BONUS PAY IN CALIFORNIA FOR NON-EXEMPT EMPLOYEES
Bonuses are regulated by California’s wage and hour laws. Legally, it is defined by the Department of Industrial Relations as “Money promised to an employee in addition to the monthly salary, hourly wage, commission or piece rate usually due as compensation. Bonuses are in addition to any other remuneration rate and may be predicted on performance over and above that which is paid for hours worked, pieces made, or sales completed.” Bonuses can be earned: when an employee meets a criterion or contributes significantly to the company through an action, like bringing in new clients. Bonuses can also be unearned: when it is provided for no reason other than to reward loyalty and a great work ethic. Sometimes employers may opt to show their appreciation this way. However, if your employer vocally disclosed to write to you stating you would receive one, and you have not you should refer to a legal professional to make sure that the employer is not violating your rights and going against his or her word. Refer to Bonus Pay In California for Non-Exempt Employees if you are facing similar legal issues.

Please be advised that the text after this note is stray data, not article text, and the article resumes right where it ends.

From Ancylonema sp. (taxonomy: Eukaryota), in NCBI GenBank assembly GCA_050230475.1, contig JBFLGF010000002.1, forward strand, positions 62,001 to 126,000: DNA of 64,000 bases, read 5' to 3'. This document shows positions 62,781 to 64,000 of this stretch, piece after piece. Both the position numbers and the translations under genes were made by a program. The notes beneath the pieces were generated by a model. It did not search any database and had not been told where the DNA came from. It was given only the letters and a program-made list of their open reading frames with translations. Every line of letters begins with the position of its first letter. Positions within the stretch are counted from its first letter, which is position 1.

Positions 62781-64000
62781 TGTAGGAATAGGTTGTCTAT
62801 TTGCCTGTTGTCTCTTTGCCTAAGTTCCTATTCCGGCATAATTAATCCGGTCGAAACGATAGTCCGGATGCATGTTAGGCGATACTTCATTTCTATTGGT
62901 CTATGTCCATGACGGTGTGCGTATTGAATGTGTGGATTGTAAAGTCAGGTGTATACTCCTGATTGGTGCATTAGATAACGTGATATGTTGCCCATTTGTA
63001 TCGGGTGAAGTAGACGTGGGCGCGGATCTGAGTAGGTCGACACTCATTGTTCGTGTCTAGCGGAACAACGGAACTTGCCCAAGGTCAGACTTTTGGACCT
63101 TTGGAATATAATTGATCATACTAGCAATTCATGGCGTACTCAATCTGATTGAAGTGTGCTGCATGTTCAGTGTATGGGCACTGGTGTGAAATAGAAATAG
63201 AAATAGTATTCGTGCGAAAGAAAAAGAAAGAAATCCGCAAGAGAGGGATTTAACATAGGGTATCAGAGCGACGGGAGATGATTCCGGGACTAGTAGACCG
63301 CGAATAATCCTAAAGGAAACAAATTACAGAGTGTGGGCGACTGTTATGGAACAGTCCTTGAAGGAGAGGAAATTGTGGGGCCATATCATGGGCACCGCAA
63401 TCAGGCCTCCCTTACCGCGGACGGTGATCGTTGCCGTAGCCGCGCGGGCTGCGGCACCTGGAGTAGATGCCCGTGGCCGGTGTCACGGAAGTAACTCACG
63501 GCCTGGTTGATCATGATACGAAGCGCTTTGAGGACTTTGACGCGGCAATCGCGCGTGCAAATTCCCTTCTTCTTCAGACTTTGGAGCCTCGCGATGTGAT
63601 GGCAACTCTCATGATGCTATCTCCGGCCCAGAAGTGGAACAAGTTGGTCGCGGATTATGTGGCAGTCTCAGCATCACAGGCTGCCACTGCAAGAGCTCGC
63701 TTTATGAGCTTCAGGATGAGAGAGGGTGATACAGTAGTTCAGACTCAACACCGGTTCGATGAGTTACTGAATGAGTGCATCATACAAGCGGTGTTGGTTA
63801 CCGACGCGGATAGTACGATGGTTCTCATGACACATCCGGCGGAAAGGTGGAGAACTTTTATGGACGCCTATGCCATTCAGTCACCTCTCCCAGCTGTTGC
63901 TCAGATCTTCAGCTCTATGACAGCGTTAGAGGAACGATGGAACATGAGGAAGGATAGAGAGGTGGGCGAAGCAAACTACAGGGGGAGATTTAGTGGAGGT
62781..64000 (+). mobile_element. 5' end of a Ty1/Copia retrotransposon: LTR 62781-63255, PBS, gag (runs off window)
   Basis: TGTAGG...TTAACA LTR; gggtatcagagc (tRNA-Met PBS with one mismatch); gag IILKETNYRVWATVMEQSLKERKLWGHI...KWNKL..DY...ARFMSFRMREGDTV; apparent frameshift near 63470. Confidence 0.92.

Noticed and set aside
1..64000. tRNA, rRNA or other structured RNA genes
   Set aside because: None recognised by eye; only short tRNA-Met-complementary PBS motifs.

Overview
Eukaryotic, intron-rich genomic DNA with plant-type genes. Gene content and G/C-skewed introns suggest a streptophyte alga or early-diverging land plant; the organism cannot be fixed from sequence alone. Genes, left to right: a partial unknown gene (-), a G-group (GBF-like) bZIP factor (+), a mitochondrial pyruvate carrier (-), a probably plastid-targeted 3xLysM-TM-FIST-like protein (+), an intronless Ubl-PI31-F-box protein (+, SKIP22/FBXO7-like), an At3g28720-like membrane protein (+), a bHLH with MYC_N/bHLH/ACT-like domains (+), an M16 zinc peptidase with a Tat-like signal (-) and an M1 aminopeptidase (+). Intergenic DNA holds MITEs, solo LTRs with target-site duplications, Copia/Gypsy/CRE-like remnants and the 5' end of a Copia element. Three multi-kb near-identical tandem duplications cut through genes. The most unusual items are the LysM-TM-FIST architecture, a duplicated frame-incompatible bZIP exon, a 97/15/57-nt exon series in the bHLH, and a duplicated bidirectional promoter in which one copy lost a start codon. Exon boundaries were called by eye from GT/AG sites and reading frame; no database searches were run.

AVOID COMMON MISTAKES FOR COMMISSION AND BONUS PLANS
As an employee, you should be your own advocate. There are a few common mistakes you should avoid when you are paid on commission. Section 2751 of the California Labor Code specifically details commission agreements, and states that any agreements must be in writing. Employers are also required to give employees signed copies of any signed agreements. We want to ensure you have the information you need to prevent suffering from a drastic decline in income. This article is a resource and guide for the following: